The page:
Another option is requesting permission to enter this project into the FTA national competitive Capital Investment Grants (CIG) 5309 New Starts or Core Capacity programs. There will be up to $23 billion available between 2022 and 2026. Of this amount, $8 billion will be available specifically dedicated to new high capacity transit projects. The most recent Federal Transit Administration Capital Investment Grant Program report was issued in March 2021 for Federal Fiscal Year 2021 (October 1, 2020 - September 30, 2021). Is your transit agency project included? If not, you are not in it to win it. The next CIG report should be issued on or before March 2022. If your transit agency project is still not included, there is still much work to be done before you are in it to win it.
The initial approval under the FTA CIG Program for your transit agency's proposed project is permission to enter the “project development” phase. This would represent only the first step. This is a three-step process. Step one is to obtain permission from the FTA for entry into either the New Starts or Core Capacity programs. This would include completion of the federal environmental review process (NEPA) resulting in the FTA issuing a finding. FTA will determine if the project will require a more detailed full blown Environmental Impact Statement (EIS), versus a simpler Environmental Assessment (EA). This could easily require one to two years. There would also have to be an agreement between the FTA and your transit agency for budget and scope of work for the overall project. The second step would be obtaining FTA permission to enter and complete final design and engineering. This would require one to two years. The third step would be negotiating an FTA Full Funding Grant Agreement for the project. This would include a final project scope, budget, schedule, project management plan and fleet management plan.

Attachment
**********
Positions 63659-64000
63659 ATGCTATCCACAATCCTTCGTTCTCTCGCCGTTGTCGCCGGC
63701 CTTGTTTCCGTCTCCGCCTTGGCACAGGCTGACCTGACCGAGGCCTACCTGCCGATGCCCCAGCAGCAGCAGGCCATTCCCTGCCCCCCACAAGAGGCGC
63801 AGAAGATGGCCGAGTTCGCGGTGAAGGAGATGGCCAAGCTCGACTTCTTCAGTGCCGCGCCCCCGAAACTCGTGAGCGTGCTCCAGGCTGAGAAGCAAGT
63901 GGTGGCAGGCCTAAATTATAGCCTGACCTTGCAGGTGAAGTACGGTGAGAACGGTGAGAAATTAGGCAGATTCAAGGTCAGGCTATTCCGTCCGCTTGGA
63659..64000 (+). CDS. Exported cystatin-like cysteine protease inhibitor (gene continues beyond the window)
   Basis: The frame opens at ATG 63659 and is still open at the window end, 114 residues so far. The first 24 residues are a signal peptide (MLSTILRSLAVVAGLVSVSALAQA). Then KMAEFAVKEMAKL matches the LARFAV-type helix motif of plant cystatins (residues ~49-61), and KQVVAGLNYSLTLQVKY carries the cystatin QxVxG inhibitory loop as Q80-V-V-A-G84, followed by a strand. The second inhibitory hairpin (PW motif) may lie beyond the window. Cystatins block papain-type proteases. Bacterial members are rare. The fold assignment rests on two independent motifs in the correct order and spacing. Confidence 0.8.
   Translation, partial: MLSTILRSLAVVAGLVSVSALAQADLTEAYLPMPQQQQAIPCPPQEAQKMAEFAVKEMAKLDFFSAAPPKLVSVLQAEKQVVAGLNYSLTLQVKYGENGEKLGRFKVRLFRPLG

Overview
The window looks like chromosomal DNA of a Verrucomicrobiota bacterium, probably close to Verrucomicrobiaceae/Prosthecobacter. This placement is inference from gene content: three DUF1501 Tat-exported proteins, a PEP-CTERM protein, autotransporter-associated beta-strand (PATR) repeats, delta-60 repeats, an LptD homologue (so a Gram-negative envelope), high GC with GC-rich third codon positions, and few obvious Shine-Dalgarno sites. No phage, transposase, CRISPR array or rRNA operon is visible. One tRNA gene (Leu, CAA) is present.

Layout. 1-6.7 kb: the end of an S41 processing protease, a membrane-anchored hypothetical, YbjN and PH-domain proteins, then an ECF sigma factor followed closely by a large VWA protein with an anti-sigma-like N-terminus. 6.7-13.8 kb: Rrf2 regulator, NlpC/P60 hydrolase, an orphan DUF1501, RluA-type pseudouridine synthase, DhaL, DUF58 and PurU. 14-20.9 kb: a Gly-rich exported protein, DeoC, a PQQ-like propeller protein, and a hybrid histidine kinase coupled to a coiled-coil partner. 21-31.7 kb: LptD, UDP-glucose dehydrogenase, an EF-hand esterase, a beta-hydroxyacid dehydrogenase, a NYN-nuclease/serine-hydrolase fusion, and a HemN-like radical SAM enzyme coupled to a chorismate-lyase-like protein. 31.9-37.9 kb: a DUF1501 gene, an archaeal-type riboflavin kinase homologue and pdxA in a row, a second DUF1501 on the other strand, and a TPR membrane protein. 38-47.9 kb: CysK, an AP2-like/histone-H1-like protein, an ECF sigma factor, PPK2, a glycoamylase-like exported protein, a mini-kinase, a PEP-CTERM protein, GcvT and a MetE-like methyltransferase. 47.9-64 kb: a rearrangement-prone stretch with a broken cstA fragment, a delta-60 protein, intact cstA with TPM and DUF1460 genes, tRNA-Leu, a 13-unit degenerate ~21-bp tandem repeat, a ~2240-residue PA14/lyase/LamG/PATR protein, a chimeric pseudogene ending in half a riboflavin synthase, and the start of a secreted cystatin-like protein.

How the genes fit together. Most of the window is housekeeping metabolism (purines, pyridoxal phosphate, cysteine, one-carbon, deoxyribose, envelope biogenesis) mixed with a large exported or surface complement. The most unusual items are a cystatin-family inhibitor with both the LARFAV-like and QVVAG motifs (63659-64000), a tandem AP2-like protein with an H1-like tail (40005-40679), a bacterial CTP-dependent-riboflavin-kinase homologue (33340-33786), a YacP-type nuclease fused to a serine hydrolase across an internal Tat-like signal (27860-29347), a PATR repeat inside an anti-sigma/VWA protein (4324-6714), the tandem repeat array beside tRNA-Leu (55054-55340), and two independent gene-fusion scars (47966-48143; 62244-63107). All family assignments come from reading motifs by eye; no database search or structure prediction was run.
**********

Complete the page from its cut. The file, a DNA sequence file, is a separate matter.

The scope of work might also include construction of/or improvements to existing tracks, sidings, signals, power, power substations, sidings, stations, commuter parking, land acquisition, business relocations, utility, water or sewer relocation agreements, local feeder bus services and operating agreements with other freight and transit operators. It may be required to purchase additional rolling stock and modifications to existing or construction of new rail yards for maintenance and storage of equipment.
Another requirement is a positive cost benefit analysis. A financial plan would have to be developed. This could include identifying local match against any future FTA planning or capital grants to support advancement of the project. Your transit agency would also have to ensure that they have adequate local operating assistance dollars to cover farebox revenue shortfalls. Riders only pay for a portion of the cost for any trip. Your transit agency would also need to have the resources to maintain all the capital investments financed by the FTA. All federally funded capital project investments have useful life requirements. They are usually based on industry standards. This would serve as documentation that these new transportation assets will stay in service for the intended useful life. The third step might require between one to two years.
The FTA in offering your transit agency a Full Funding Grant Agreement would cap the level of federal participation for the project. In addition to providing local match against federal dollars, Your transit agency would be responsible to pay for any cost overruns above and beyond the agreed upon FFGA project cost. Based upon my personal experience from working for the FTA on similar projects, the process from start to finish for construction after receipt of the FFGA could easily require between five to ten years depending upon the complexity of the project before your investment reaches beneficial use and available to riders.
Larry Penner is a transportation advocate, historian and writer who previously worked for the Federal Transit Administration Region 2 New York Office. This included the development, review, approval and oversight for billions in capital projects and programs for the MTA, NYC Transit, Long Island Rail Road, Metro North Rail Road MTA Bus, New Jersey Transit along with 30 other transit agencies in NY & NJ).